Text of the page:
Can’t sleep? Millions are using the Calm app to hear a soothing bedtime story for grown-ups

It’s enough to make you lose your sheep. The clock ticking mercilessly on, while sleep remains elusive. The frustration of knowing that the morning – and the time to face a new day – is drawing closer. It’s no secret that we’ve become a nation of night owls, partly due to the never-ending stream of technology at our fingertips. As many as one in 10 of us could be turning to medication to help us drop off, with sleeping pills costing the NHS £50m a year. The chief executive of Netflix, Reed Has

How the Body Shop is using moringa oil to help rural Rwandans lift themselves out of poverty

There is something innately satisfying about shelling moringa pods. Known as “drumsticks” because of their shape, they crack easily in my hands, the golden kernels popping out easily. I am sitting cross-legged on blue tarpaulin with Rwandan farmers all working on their own pile of moringa seeds, under the shade of their trees. Just as we appear to be making a dent in the pile of pods, another load is dumped into the centre of our circle – the bounty appears to be endless. They’re curious, the

Europe celebrates five years without animal testing on cosmetics - is a global ban next?

At a laboratory in Cheshire, cosmetic experiments are being carried out. Soaps, moisturisers, shampoos, lotions and potions are all being tested for things like skin sensitivity or corrosion, eye irritation and toxicity. But here, there are no substances being dropped into albino rabbits’ eyes, no chemicals applied to shaved skin. At XCellR8, in fact, there are no animals at all, or even any animal-derived products being used. All the tests use engineered human skin or eye tissue, or human skin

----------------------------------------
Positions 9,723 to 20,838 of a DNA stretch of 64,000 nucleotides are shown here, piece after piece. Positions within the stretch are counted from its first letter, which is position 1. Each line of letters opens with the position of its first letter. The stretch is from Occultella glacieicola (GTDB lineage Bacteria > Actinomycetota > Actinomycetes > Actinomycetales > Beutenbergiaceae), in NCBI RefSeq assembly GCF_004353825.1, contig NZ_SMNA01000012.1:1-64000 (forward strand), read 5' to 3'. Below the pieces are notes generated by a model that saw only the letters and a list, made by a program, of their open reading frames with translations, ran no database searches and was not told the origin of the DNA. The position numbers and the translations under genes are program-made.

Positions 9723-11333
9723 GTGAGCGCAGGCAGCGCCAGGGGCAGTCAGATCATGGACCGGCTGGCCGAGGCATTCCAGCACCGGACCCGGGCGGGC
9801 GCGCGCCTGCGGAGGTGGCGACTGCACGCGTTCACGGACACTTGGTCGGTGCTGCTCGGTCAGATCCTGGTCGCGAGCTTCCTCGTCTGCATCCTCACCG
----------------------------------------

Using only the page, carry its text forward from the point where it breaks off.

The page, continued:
'Irish pubs abroad are tacky. But somehow, I grew to love them'

I vowed I’d never become one of them. Those Irish who moved abroad and became more Irish than they’d ever been before. The type who spent weekends crammed into an Irish bar, listening to diddly-eye music, sinking pints of the black stuff, and getting misty-eyed while crooning along to Christy Moore. Except, then, I did. I’ve jostled with green jerseys while watching a rugby match (I’m not a fan of the sport, really, but you can’t beat the atmosphere). I’ve watched open-mouthed as, in the early

The best fitness gear to shop on the high street

The sky’s the limit when it comes to sportswear spend. Designers joined in years ago – adidas by Stella McCartney is now a veteran, having launched in 2005 – and a pair of leggings can now cost anything up to £300. But do you really get the sporting bang for your buck? High-street retailers are hot on the heels of the high-end designers with technical fabrics, performance features and, perhaps most importantly for some, serious fashion credentials. Quality has always been a key concern for spo

We love our Cornish pasties - but are our food loyalties half-baked?

We’re fiercely nationalistic when it comes to our beloved baked goods. “It’s not a pie!” my colleagues cautioned as I composed the front-page headline: ‘American pie: push to sell US ‘Cornish pasties’ in UK’. I have also learnt that Cornish pasties must have a distinctive D shape, must be crimped on one side, and must under no circumstances contain peas. And, of course, they must come from Cornwall. So the idea that US lobbyists are sniffing around our Cornish pasties, as well as other geograp